by Eric Lucas
Birth control for bags.
That’s what I’m aiming for, but there is immense, widespread, billion-dollar opposition to my personal vendetta against plastic bags. Such as the grocery clerk at a golf resort I was visiting who told me:
“You have to take a bag. It’s the law.”
“Law?” I inquired. I admit I sounded skeptical. Possibly scornful.
“Liquor.” She pursed her lips and pointed to the six-pack on the counter. “State law. Gotta be in a bag. Paper or plastic?”
Ah, the question of the moment, wherever you go, at home, on the road… Bags. San Francisco banned plastic bags in 2007. Los Angeles ducked the issue in 2008, because the plastic bag lobby convinced them civilization would collapse. China, the oldest civilization around and not collapsed yet, banned the infernal things, hoping to curb the proliferation of them as neo-prayer flags hanging on trees, wires, fences and such, which is what I saw when I was there three years ago. And now my home city, Seattle, is about to vote whether to impose a 20-cent charge on bags. This has riled the plastic industry, which dumped a million bucks on convincing us Left Coasters that free plastic is essential to life. Like credit cards, only stretched out.
Consumer credit, of course, has lately earned bad marks for excess, but that industry has nothing on plastic.
When it comes to plastic bags, we are past frivolous waste, past pointless indulgence, well into gluttony. Americans use 380 billion of these things every year. That’s about 1,000 per person per year. Three bags a day, every day, for every man, woman and child in the land of the free.
When I mention this number to people, as I often do, they cluck like hens when they see grasshoppers getting away. It’s clearly undesirable. Like public belching. But what can be done? Clerks make a big show of shaking their head in chagrin as they stuff my purchases into a, yes, plastic sack.
“No,” I explain, “I’m trying to tell you, no bag for me.”
“No bag?” As if I were arguing against use of toilet paper.
“I can carry this fine, thanks,” I promise, “this” usually being something big such as thread, or dangerous, such as a peach, or valuable, such as oatmeal. I figured propriety was behind the “law” about liquor in a sack, until I called the state’s Liquor Control Commission out of curiosity and discovered there is no such law.
“A common myth” are the exact words.
Well, so what? Yes, litter is a problem with plastic bags—you see them everywhere, and I mean everywhere. Every country, every town, every fence, every field. Sooner or later global warming will melt the snow on Mount Everest, but no worries: It will remain white from all the Safeway sacks that have blown there.
But there’s another problem—bags consume hydrocarbons. The whole country is crying and moaning about the energy problem, and here we are squandering the stuff on sacks. An enterprising class at Indiana University figured out how much: 1.6 billion gallons of oil goes into plastic sack manufacture. That equals 38 million barrels of oil, which is equal to… Well, let’s really put it in perspective.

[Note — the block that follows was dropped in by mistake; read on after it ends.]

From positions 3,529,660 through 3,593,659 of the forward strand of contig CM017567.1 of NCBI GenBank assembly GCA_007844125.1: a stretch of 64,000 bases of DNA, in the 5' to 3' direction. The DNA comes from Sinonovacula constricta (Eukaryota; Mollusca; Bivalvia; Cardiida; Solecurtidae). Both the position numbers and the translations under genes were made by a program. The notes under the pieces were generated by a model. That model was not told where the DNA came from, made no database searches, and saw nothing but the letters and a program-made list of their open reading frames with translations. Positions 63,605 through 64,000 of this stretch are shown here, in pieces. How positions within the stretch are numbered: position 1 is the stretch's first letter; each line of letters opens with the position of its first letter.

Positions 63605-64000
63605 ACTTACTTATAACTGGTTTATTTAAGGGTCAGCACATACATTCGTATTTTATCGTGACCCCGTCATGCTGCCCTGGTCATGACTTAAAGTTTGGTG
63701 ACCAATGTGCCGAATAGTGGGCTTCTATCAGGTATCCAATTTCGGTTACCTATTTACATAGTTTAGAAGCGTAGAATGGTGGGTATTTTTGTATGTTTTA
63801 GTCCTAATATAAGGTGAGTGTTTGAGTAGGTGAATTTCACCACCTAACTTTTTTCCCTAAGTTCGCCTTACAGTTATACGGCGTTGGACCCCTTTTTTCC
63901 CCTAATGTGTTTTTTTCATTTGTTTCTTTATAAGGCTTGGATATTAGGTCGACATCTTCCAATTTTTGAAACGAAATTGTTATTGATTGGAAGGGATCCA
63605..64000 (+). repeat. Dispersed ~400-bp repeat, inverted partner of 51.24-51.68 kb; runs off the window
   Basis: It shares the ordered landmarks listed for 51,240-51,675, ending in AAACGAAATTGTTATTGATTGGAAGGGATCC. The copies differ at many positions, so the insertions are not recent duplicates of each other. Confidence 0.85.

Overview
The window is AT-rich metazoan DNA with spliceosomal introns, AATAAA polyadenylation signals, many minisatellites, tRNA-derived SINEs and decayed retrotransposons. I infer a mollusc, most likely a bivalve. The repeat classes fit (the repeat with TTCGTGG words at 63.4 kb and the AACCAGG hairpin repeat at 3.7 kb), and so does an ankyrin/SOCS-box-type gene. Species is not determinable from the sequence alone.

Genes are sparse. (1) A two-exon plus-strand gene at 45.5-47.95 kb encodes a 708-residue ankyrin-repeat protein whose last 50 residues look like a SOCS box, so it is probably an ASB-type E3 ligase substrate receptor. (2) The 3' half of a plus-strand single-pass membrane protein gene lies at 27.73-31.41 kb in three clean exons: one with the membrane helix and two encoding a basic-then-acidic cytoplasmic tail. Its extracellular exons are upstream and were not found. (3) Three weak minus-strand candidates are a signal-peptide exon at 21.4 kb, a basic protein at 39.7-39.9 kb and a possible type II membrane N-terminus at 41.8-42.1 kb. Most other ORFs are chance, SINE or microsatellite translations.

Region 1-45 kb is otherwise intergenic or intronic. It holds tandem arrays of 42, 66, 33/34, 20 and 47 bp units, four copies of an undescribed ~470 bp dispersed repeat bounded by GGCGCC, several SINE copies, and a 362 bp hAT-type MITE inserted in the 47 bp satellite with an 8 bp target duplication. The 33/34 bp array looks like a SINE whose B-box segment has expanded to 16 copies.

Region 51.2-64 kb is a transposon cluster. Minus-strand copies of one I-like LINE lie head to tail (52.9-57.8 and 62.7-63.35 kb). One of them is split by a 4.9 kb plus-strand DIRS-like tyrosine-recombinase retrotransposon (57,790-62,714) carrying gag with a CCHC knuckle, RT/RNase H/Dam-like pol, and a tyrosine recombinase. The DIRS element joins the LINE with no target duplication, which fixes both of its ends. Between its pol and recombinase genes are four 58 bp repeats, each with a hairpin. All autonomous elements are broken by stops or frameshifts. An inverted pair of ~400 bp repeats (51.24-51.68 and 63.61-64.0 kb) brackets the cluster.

It’s four days of petroleum imports into the United States. Just for bags.
It roughly equals our annual import of oil from Brazil, so if we, just supposing, reduced plastic bag consumption 90 percent, we could tell Brazil to stick it. Wait—we like Brazil. OK, for one month we could tell Hugo Chavez in Venezuela to take his oil and put it where the sun don’t shine. And Iraq? We could do without Iraqi oil for four months, just in case that idea makes any difference to national policy, which I know is a silly notion. We’re in Iraq on principle. I’m just saying.
But reducing plastic sack consumption 90 percent is a pipe dream.
Not in our house. I got on this bandwagon a couple years ago; my wife and stepdaughter have joined in, and we’re acquiring so few plastic sacks that the other day, when I needed such a thing for some garbage, I couldn’t find one. We are falling far, far short of our U.S. household allotment of 3,000 bags a year. We might use three a week now. Some weeks, none. We keep cloth carry sacks in the car so we remember to actually take them in the store. We tuck them in our suitcases to use when traveling. No calamity has befallen our family yet.
And I’m refining my speech to store clerks. The other day I bought a book and the cashier thrust it into a bag six times the size of the book, a plastic sack big enough for Mafia use.
“You know,” I remarked, “you shouldn’t just hand these out automatically. We use 380 billion plastic bags a year in this country.”
“That’s a lot,” she clucked. Then she handed me the sack. I took out the book and gave her the sack back.
“You don’t want this?” she asked, as if we hadn’t just discussed how unnecessary it was.
Eric Lucas’s travel, business and natural history journalism concentrates on the meaning and purpose of travel and enterprise. His work appears in the Los Angeles Times, MSN.com, Boston Globe, Westways Magazine, Alaska Airlines Magazine, Western Journey, Michelin Maps & Guides, among others. He lives in Seattle’s Ballard neighborhood, where he grows and sells organic garlic.. He is an expert gardener, wilderness fisherman and downhill skier. To learn more, visit his website at:http://www.trailnot4sissies.com/.